While low-carb simply describes a vague behavior pattern that is subject to each person, ketosis is an objective and measurable fat-burning state of the human body. It is when the body’s metabolism switches gears to burn fat for energy instead of sugar. It is this metabolic state in which people experience the full benefits of a ketogenic lifestyle.
About 20% of children on the ketogenic diet achieve freedom from seizures, and many are able to reduce the use of anticonvulsant drugs or eliminate them altogether.[18] Commonly, at around two years on the diet, or after six months of being seizure-free, the diet may be gradually discontinued over two or three months. This is done by lowering the ketogenic ratio until urinary ketosis is no longer detected, and then lifting all calorie restrictions.[46] This timing and method of discontinuation mimics that of anticonvulsant drug therapy in children, where the child has become seizure-free. When the diet is required to treat certain metabolic diseases, the duration will be longer. The total diet duration is up to the treating ketogenic diet team and parents; durations up to 12 years have been studied and found beneficial.[9]
Diet is the most important lifestyle factor for weight loss. In order to effect significant loss of weight it is necessary to create a consistent caloric deficit. This has the rather obvious side effect of leaving individuals feeling hungry and as though they are in a constant state of deprivation. Dieting is based upon this basic concept, which is the most likely reason why dieting is very likely to fail in the long-term. The ketogenic diet, while controversial and a highly polarizing subject, has demonstrated promise as an alternative dietary strategy for weight management. The KD may hold an advantage over traditional calorie-restricted diets, in that nutritional ketosis may enhance appetite control, and subsequently improve dietary adherence and long-term success. Nevertheless, the KD should be approached with caution, as there are both short- and long-term potential negative side effects. More research into this unique dietary strategy is warranted to fully investigate all potentially positive and negative aspects.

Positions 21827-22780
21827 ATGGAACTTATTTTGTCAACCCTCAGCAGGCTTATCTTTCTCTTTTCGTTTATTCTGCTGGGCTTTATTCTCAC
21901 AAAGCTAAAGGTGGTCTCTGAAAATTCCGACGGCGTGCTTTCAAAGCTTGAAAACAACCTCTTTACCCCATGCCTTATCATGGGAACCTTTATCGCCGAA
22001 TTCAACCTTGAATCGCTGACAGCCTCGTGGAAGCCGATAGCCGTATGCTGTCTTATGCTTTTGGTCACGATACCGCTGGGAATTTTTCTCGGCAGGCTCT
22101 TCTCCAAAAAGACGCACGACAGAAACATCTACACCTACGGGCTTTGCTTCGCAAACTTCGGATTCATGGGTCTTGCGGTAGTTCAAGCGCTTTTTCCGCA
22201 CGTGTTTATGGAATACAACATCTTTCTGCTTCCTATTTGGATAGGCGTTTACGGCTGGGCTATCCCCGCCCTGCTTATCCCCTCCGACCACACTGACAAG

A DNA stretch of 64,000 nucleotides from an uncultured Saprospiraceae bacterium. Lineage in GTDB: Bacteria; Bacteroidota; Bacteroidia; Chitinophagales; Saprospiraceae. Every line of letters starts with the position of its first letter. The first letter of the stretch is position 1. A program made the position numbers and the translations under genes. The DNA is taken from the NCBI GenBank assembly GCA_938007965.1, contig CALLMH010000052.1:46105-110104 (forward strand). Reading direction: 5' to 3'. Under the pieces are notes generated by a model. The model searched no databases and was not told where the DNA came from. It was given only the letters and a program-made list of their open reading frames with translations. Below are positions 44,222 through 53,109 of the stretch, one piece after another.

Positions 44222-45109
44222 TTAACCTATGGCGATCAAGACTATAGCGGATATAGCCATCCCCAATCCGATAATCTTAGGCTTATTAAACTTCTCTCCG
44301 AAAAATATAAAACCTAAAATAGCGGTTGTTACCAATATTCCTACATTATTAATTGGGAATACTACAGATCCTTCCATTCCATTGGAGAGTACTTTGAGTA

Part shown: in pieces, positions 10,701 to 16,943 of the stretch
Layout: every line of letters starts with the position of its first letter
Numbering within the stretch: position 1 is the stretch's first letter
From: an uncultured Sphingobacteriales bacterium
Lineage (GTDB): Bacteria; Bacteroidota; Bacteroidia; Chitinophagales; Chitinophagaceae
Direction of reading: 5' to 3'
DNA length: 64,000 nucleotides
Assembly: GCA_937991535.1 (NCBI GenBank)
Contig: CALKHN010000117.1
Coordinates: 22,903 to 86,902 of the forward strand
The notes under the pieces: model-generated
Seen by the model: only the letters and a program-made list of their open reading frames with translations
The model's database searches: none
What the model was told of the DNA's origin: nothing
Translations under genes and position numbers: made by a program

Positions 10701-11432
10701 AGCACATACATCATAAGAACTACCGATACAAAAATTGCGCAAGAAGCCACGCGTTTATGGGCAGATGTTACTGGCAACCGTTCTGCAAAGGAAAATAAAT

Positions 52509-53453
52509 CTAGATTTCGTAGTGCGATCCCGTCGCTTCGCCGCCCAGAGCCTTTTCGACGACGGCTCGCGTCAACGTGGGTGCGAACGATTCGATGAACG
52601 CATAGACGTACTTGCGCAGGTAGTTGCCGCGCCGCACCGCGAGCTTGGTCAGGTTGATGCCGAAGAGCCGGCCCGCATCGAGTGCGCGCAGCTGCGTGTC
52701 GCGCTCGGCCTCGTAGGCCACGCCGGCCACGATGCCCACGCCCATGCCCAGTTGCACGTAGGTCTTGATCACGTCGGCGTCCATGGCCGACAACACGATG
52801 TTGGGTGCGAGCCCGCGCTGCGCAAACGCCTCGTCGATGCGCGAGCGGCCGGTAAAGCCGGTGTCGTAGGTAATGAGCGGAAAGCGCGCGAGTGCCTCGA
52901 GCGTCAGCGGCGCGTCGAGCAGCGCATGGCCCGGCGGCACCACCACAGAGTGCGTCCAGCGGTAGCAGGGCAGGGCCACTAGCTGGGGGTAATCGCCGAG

I don’t make pancakes often and never waffles, but I have definitely used it for the crepes A LOT. The key to the crepes is that the liquid is super thin–like cake mix, not like brownie mix. The xantham gum is really not a huge amount for the full recipe. It is under 1 TBSP per cup of other dry ingredients. Let me know if you like it better with the wheat gluten. Thanks for writing!


If you are a coconut lover you will really love this hot cereal in the morning. This is one of the best breakfast cereals you can have, especially on a colder day, as it gets you filled up and heated up at the same time. It has a rich coconut flavor which is complemented by the vanilla and is sweet enough to satisfy a sweet tooth, and with only two grams of carbs in each serving, it is definitely low.


 hi . i need to start keto. my macros are 17 gram carb , 113 grams fat and 68 grams protein . i have looked at many recipes . i have tried to make a personal meal plan for myself . im struggling big time to get it all to telly.  In a day , should only the carbs balance out ? By that I mean the meals I’m having for breakfast lunch and dinner should all add up to 17 grams of carbs but then my fat amount goes a bit higher and the protein I can’t get to only 68 grams.  I have looked at diet doctor recipes and it’s all mind boggling.  I don’t know how to plan my meals . Can you please give me suggestions and advice ?
The only issue with keto, is really that I’m afraid that it might be hard to up my calories to a maintenance weight now that I’ve gotten a taste preference for the rich assortment of foods with no carbs in them. I’m satisfied with less calories than I will need after my excess fat is burned off… but , maybe I bet my body will send more hunger signs once there isn’t anymore body fat in the cupboard to use instead of what goes down my throat.

While there are many different types of pasta today, the classic cooked, unenriched traditional pasta is about 30 grams of carbohydrates per 100 grams. That’s your entire daily carbohydrate intake on the ketogenic diet, if you’re lucky. After that comes a minuscule 0.9 grams of fat, about 6 grams of protein and minimal micronutrients. Even whole wheat pasta, advertised as a health food, contains 37 grams of total carbohydrates[*].
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